My Lords, Amendment 3 is in my name and that of my noble friend Lady Hamwee. I will speak also to our other amendments in the group, Amendments 4, 5, 8 and 9.
It is a little confusing, but Amendment 15, in the names of the noble Lords, Lord Rosser and Lord Kennedy of Southwark, was initially in this group, because it deals with it not being an offence to go to a designated area if you have good reason to do so. However, because Amendment 15 also contains a list of reasons that would make it legitimate for you to go to a designated area, it conflicts with the government amendment in group five and has therefore been placed in this group. However, with the leave of the House, I will address in this group the element of Amendment 15 that relates to something not being an offence.
I will start with the offence of being in a designated area, which is the subject of Amendments 8, 9 and 15. Noble Lords are rightly exercised about humanitarian aid workers, journalists and others going to a designated area and committing an offence—to which charge there is a defence, but apparently the defence cannot be mounted unless and until somebody has been charged. This means that those wishing to see a seriously or terminally ill relative, to use another example, may well be deterred from making the journey as, in the way the law is currently drafted, they will commit an offence whatever reasonable excuse they may have.
Our Amendments 8 and 9, and Labour’s Amendment 15, which we will debate in group five, effectively seek to put the reasonable excuse up front so that people are able to travel to a designated area with good reason, safe in the knowledge that, provided that the purpose of their visit is reasonable and legitimate, they will not be committing an offence. The wording we have used is similar to that in the Prevention of Crime Act 1953: the offence of possessing an offensive weapon in a public place,
“without lawful authority or reasonable excuse”.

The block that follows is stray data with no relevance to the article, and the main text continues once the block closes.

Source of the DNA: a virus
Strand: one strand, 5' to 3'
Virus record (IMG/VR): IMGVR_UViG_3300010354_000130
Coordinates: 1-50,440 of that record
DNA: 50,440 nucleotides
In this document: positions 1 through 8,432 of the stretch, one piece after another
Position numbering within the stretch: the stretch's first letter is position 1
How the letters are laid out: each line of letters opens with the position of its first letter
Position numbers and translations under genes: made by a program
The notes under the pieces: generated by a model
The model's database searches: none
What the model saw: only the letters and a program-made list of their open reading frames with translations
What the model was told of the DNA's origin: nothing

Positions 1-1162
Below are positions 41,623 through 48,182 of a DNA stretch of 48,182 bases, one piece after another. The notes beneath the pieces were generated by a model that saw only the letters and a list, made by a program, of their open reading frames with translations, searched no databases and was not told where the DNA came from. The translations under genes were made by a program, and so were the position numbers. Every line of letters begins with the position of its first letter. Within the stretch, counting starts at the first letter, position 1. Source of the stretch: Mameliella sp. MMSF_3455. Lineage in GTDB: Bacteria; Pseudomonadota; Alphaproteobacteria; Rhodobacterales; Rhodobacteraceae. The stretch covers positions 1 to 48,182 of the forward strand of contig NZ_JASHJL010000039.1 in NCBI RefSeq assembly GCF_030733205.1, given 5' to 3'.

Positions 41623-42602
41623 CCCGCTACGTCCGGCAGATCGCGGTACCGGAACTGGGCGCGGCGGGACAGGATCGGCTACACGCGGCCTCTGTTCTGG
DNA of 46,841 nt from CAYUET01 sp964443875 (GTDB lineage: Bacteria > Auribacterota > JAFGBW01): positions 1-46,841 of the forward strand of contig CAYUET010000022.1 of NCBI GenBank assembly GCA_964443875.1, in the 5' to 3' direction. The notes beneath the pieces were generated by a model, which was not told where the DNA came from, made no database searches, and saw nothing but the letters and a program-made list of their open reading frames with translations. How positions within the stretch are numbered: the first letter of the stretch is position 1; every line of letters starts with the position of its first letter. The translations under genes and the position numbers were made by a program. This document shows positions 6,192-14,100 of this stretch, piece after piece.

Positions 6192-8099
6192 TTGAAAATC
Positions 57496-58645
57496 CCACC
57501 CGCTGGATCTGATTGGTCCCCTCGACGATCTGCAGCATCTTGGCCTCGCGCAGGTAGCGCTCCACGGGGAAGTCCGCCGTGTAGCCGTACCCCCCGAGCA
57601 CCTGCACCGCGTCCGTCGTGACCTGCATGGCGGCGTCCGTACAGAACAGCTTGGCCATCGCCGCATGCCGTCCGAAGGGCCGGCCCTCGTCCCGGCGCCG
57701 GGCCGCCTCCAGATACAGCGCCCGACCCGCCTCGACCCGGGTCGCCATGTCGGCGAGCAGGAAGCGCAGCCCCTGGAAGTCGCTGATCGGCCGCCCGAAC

In the case of offensive weapons—there is a precedent for this approach—a person does not commit an offence if they have lawful authority or reasonable excuse. This is instead of committing an offence and being able to use a reasonable excuse defence if and only if charged.
As the Bill is drafted, the person charged with an offence can tell the court that they have a reasonable excuse and the prosecution would have to prove that this was not the case. Section 118 of the Terrorism Act 2000 states that if the accused,
“adduces evidence which is sufficient to raise an issue with respect to the matter the court or jury shall assume that the defence is satisfied unless the prosecution proves beyond reasonable doubt that it is not”.
What then would be the drawback of saying that someone does not commit an offence, if they have evidence that is sufficient to raise an issue that amounts to a reasonable excuse with respect to entering or remaining in a designated area? If the police have evidence that the person is not intending to travel for the purpose for which there is a reasonable excuse, or that they did not engage in the activity that they said was the purpose of their visit, when they return to the UK the person can be arrested on the grounds that the police have reasonable cause to suspect that they may be about to commit, or have committed, an offence: that is, travelling to or remaining in a designated area without reasonable excuse.
At this point, I will address an issue raised by the noble Lord, Lord Carlile, on a previous group. The fact is that the grounds on which a police officer can make an arrest are very low. A constable can, for example, arrest somebody whom they have reasonable cause to suspect may be about to commit an offence. That is a very, very low threshold, and much lower than in the CPS charging guidelines. I give way.